If you’re a foreign national who wants to get a green card and become a lawful permanent resident, one route you can take is to apply for Permanent Employment Certification, have the Department of Labor (DOL) approve it, and then have the United States Citizenship and Immigration Services (USCIS) subsequently approve your Form I-140 or Immigration Petition for Alien Worker, filed by your sponsoring employer.
Like many other foreign nationals aiming for their own green cards, you may look at employment-based opportunities and labor certification as your ticket. Certification is present to protect the local labor market and guarantee that people of another nationality don’t take jobs away from equally qualified Americans.
A US employer seeking labor certification for a foreign employee needs to show two things. First, it should be demonstrated that there isn’t any American worker even minimally qualified to do the job in the geographic area where it is available. Second, it should also be clear that the employment of the non-citizen isn’t going to adversely affect the incomes or working conditions of US citizen workers who are similarly situated. This refers to the payment of the position’s determined prevailing wage when the foreign employee achieves permanent residence status.
The PERM System
If you’re taking the labor certification route to obtain a permanent resident status, the first step involves using the Program Electronic Review Management (PERM) process, which is a system designed by the US government to shorten the labor certification processing time from years to just months. If you meet certain requirements, you may be able to skip the PERM certification and achieve permanent residency straight away.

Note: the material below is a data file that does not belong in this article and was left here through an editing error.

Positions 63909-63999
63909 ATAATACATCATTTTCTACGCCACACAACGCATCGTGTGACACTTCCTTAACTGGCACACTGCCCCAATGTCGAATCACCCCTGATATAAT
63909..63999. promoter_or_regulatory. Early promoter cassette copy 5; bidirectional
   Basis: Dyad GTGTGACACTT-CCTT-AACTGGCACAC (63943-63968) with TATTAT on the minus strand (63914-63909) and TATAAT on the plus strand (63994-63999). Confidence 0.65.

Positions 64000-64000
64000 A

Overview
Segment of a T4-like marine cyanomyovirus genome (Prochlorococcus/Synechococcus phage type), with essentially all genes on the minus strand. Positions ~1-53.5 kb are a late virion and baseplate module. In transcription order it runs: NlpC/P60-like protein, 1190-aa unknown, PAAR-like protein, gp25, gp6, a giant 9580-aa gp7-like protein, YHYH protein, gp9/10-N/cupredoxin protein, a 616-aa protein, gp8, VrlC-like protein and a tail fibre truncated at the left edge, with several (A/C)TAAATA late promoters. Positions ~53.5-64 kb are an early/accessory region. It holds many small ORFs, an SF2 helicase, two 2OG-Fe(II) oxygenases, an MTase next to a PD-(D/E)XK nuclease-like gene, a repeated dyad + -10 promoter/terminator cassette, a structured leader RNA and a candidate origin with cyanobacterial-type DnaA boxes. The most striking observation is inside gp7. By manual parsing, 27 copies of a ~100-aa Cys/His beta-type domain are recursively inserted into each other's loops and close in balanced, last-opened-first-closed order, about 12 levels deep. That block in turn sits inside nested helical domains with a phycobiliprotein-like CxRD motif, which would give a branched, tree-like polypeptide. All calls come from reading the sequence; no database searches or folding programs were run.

As per DOL guidelines, prior to hiring you, your employer should have placed an advertisement for the available job position for at least two Sundays. If you’re hired for a professional position, your employer should have also placed with the State Workforce Agency a 30-day job order, asked the agency for the prevailing wage determination for the job, and posted the job listing internally to advertise within the company.
If all these recruitment process steps had been done without result, then your employer was qualified to go online and file a PERM application, stating that all efforts to recruit locally were exhausted to no avail. PERM generally takes 45 to 60 days to certify an application. The DOL, of course, has the authority to take longer in scrutinizing and auditing before certifying any seemingly problematic applications.
The DOL only certifies a suspicious application if it finds that the requirements have all been met. After the completion of the labor certification process, an employer is then allowed to apply for a permanent resident card for the foreign employee.
Upon approval of your immigration petition, your next step is determined by your location. If you’re still in your home country or elsewhere outside the United States, you are immediately eligible for permanent residence. If you’re already in the country, you’re supposed to apply for adjustment of status to become a greencard holder. You probably won’t have to go through interviews at a USCIS office since your adjustment of status application is employment-based.
Are You Seeking a PERM Labor Certification? Consult a North Carolina Immigration Lawyer Now!
For legal advice and representation in US immigration and naturalization cases, contact us at Diener Law to speak with an experienced North Carolina immigration attorney.